Re: [Harp-L] Re: horn sounds from the RP355

"Brian Stear" wrote:
<I guess I should have been more clearer. I understand about playing the harmonica horn-like ( phrasing, choice of notes, dynamics, etc. ).
<What I was asking was more in the digital realm. Like a synthesizer can model different instruments with different parameters ( I can play piano <parts, horn parts, organ, etc. on guitar ), I was wondering what parameters, effects, et al I could adjust on the 355 to make it more horn-like.
<As far as a mute, I remember seeing Howard Levy use a tin can to great effect.
<I donÃÂÂt remember hearing anyone on harp-l talk about horn articulations, but IÃÂÂm game. IÃÂÂll check out YouTube.

Research done by Yamaha decades ago showed that the perceived timbre of a sound was affected most strongly by the attack--the onset of the sound.  Yamaha and other instrument makers used that insight to create instruments that used a sampled attack followed by a synthesized sustain and decay that more successfully created the impression of a "real" instrument.

The Digitech RPs don't contain any sampled instruments.  They also provide no envelope control, i.e. you can't influence the attack stage of a sound separately from the sustain and release.  As per Boris's comments, the player, not the RP, has to shape the attack for something like a trumpet sound; Boris suggested an autowah effect because the autowah has a strong impact on the attack stage of a note.  I've heard many harmonica players emulate trumpet attacks successfully using nothing more than their hands; Sandy Weltman's amazing emulation of a trumpet sound on his recording of Louis Armstrong's "West End Blues" comes to mind.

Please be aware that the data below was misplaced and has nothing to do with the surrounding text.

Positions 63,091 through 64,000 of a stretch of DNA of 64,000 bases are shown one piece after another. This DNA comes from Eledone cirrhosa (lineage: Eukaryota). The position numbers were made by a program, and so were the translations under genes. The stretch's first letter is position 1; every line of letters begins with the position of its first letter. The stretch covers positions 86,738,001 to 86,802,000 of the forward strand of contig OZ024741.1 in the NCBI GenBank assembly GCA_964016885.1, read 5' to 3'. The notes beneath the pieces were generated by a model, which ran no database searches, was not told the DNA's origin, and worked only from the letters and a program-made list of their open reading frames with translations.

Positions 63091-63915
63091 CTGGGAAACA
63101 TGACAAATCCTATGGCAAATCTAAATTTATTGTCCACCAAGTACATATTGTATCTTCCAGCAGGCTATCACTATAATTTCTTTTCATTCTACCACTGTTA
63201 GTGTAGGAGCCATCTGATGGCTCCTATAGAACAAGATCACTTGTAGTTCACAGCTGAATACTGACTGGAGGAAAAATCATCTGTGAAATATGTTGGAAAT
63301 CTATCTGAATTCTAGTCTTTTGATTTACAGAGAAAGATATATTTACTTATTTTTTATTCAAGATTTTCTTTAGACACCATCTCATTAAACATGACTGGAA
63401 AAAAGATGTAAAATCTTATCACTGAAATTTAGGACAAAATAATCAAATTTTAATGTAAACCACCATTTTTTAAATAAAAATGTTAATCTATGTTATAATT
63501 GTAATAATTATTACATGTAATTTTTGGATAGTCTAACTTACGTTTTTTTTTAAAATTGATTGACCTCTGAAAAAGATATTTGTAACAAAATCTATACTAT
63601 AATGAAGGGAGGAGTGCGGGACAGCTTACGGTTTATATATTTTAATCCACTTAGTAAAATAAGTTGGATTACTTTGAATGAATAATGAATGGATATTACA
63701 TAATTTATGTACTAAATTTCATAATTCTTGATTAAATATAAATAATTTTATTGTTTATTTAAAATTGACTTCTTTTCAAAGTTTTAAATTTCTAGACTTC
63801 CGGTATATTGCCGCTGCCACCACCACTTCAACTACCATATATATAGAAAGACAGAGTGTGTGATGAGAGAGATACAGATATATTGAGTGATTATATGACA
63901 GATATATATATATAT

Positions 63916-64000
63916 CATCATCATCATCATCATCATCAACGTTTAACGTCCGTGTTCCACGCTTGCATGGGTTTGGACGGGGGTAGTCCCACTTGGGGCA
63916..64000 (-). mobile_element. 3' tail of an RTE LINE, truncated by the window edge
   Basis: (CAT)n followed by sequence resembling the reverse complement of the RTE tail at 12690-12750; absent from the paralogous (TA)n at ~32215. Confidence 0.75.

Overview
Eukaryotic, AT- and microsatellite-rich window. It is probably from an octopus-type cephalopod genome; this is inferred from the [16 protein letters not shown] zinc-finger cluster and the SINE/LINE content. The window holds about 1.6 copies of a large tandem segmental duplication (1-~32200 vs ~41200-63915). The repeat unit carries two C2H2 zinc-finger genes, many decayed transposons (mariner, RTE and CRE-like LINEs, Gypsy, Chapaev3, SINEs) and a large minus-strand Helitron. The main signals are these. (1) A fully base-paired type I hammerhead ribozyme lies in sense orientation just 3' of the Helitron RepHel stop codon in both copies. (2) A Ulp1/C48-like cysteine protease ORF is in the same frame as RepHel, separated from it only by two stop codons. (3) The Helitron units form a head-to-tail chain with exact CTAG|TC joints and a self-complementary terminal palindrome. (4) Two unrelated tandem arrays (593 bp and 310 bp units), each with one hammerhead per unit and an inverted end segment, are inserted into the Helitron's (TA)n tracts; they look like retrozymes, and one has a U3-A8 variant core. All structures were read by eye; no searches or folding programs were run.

An RP user asked me once to make a patch hat sounded like steel drums.  As if! The RP is a multiFX device and an amp modeler; it's not a synthesizer.  Even a full-blown sampled synthesizer won't sound much like a real trumpet if the player doesn't articulate the notes the way a trumpeter would.

Re: the comment above the mute: this is apparently a response to my comment about a trumpet with Harmon mute.  The Harmon mute is a specific device that gives the trumpet a buzzy tone with more high-frequency content.  That's why I suggested an octave-up double.  You'd still need to articulate the notes like a trumpeter to make it sound like a trumpet.

Thanks, Richard Hunter

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